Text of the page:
A surprisingly small number of these stories deal with traditional relationships between young male ingénues and their older mentors. In “The Duchess and the Ghost” by Richard Bowes, an eighteen-year-old flees to New York City in 1961 because he knows he is “different,” and hopes to find his tribe. His mentor is a magnificent, fading queen who introduces the young man to the “Doorman,” a supernatural being who literally provides him with a new identity and who determines the length of his life. Although AIDS is unheard-of so far, no gay man of the time can assume he will survive long or well.

“To Die Dancing” by Sam J. Miller is also set in New York, but in a dystopian future, in which all “decadence” has been “cleaned up” by the governing Christian Right. A generation of young, queer New Yorkers who have never known freedom have one night in which to experience joy, inspired by legendary rebels.

In the majority of these stories, however, the young protagonists learn that older men (especially those with political or supernatural power) are not to be trusted, and the best allies are close to one’s own age. In two stories, ancient gods from specific other cultures claim human sacrifices, although homophobia does not seem to be a motive. In “The Ticket Taker of Cenote Zaci” by Benjamin Parzybok, a young Mexican man is a gatekeeper for a tourist attraction which was important to the ancient Mayans, who would surely disapprove of the commercialization of their sacred sites. It seems that they take revenge.

In “The Language of Knives” by Haralambi Markov, a man is officially designated as the one who must prepare his husband’s body for the gods who are meant to consume it, and the man’s apprentice is the couple’s “daughter,” who may or may not inherit her father’s role in due course. The grisly operation is described, step by step, as a last expression of love.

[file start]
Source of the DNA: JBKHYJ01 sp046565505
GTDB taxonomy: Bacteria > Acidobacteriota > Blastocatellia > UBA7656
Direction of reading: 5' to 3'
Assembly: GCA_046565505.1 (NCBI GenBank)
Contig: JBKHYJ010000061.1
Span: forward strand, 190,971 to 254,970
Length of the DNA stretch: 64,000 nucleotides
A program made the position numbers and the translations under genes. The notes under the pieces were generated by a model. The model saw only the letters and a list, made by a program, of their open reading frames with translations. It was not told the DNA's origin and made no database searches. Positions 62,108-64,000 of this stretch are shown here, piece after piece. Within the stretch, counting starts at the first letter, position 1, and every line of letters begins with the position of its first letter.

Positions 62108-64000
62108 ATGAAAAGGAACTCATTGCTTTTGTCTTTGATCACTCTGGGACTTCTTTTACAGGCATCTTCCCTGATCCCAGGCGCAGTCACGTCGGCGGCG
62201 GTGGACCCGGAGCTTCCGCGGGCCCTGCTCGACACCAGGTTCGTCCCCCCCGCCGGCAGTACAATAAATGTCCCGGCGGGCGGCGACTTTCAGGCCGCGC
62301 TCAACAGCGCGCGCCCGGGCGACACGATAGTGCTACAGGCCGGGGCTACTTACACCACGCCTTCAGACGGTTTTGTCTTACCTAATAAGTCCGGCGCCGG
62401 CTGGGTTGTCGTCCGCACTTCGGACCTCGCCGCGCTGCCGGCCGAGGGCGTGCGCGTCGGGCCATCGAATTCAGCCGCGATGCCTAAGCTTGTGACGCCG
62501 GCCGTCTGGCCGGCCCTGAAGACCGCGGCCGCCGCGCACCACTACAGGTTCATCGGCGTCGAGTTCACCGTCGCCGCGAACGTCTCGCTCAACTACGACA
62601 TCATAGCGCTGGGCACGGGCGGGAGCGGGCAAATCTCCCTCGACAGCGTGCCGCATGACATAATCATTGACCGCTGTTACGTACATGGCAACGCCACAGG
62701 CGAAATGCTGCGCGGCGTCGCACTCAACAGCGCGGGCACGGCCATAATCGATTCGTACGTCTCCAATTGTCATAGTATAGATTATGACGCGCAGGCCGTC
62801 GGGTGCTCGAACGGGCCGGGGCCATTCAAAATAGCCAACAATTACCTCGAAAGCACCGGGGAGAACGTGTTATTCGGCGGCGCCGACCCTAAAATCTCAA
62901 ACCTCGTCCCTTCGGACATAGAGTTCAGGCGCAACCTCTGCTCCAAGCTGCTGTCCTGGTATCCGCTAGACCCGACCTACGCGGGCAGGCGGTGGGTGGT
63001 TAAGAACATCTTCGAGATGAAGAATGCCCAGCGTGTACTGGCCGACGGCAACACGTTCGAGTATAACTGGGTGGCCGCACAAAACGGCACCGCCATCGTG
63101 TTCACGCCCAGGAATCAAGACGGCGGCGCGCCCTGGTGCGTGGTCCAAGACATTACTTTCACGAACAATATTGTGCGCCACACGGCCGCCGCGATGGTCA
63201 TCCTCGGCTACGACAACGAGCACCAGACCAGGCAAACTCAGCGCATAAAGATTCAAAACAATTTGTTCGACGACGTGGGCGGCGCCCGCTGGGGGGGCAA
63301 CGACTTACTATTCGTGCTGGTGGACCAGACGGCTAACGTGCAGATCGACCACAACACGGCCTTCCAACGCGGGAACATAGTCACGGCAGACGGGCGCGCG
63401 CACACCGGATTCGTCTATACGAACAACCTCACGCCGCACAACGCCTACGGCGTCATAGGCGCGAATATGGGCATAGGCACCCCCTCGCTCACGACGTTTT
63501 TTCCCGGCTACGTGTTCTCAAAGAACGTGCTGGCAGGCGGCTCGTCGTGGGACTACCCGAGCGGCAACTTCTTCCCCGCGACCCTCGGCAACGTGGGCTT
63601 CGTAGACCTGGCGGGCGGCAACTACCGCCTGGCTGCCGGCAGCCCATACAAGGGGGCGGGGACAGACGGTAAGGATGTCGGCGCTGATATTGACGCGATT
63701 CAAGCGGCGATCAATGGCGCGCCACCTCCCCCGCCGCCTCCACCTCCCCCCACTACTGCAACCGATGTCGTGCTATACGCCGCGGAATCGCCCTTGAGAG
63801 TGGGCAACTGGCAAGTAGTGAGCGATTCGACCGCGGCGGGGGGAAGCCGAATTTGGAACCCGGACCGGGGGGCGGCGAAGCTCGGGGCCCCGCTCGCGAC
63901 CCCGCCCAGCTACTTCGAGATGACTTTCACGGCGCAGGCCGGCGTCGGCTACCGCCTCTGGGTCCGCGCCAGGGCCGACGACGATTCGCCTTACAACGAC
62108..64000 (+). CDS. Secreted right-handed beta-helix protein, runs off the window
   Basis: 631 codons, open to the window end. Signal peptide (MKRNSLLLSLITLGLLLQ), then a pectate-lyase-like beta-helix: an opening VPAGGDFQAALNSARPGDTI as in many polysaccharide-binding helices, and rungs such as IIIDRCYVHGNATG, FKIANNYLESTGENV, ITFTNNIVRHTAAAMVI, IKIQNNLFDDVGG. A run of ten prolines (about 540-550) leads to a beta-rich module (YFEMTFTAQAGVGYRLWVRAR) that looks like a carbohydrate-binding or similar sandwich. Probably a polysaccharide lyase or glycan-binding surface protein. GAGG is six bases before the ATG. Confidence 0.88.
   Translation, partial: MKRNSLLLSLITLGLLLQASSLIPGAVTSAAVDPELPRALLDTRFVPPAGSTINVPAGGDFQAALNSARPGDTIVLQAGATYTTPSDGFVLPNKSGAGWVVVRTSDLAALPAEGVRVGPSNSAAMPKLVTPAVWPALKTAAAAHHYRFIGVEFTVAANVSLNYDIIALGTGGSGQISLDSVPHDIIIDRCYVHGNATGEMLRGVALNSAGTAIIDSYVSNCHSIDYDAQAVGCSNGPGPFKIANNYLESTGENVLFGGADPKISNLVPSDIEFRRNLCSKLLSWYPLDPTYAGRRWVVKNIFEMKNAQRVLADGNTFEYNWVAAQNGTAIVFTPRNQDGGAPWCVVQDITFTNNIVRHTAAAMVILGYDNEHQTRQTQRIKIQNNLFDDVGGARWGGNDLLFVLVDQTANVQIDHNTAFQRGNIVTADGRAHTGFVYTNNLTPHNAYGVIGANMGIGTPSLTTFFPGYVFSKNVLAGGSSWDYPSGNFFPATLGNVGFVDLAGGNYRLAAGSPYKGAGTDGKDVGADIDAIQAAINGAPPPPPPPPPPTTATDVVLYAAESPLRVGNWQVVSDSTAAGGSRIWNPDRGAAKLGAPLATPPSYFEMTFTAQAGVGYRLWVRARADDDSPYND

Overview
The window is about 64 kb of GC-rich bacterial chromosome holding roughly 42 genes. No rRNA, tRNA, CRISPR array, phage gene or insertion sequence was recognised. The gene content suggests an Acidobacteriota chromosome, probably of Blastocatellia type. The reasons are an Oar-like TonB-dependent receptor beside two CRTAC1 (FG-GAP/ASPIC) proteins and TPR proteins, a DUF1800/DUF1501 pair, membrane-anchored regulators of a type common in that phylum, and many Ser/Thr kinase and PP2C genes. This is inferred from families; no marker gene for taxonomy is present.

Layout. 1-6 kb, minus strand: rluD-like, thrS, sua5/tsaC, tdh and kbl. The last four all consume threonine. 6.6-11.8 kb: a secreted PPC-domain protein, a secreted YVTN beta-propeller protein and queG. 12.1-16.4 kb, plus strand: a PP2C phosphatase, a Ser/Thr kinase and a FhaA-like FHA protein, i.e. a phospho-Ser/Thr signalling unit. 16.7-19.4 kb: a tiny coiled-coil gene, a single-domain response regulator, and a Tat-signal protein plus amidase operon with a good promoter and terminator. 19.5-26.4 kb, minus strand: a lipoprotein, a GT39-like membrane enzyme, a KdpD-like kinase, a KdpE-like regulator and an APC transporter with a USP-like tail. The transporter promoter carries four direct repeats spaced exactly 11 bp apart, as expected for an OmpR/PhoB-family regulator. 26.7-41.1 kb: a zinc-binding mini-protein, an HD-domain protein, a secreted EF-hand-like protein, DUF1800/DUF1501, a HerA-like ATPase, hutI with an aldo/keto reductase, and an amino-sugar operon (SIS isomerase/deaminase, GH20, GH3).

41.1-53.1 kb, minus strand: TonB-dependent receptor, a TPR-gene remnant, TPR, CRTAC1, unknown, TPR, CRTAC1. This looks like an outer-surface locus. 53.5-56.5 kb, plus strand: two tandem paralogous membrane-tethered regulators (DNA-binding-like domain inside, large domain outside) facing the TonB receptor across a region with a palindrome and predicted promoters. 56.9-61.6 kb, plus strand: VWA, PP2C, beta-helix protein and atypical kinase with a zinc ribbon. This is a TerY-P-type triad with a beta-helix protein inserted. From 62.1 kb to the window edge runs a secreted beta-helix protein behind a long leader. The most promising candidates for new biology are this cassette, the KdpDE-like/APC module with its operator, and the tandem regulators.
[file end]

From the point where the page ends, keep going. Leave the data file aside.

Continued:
In “Camp” by David Nickle, a pair of upper-middle-class male newlyweds plan to spend their honeymoon in the scenic Canadian wilderness. They seem as innocent as a young heterosexual couple in a more traditional story; they don’t expect to encounter any discrimination on the road, and they explain themselves to everyone they meet. The older husband and wife who invite the newlyweds to an isolated camp seem overly friendly, but the young men see no reason to refuse the invitation, and they ignore the warning signs that something is amiss. The climax suggests a mythical transformation, but the role of the strange couple (deities in disguise?) and the power of the natural world are unclear.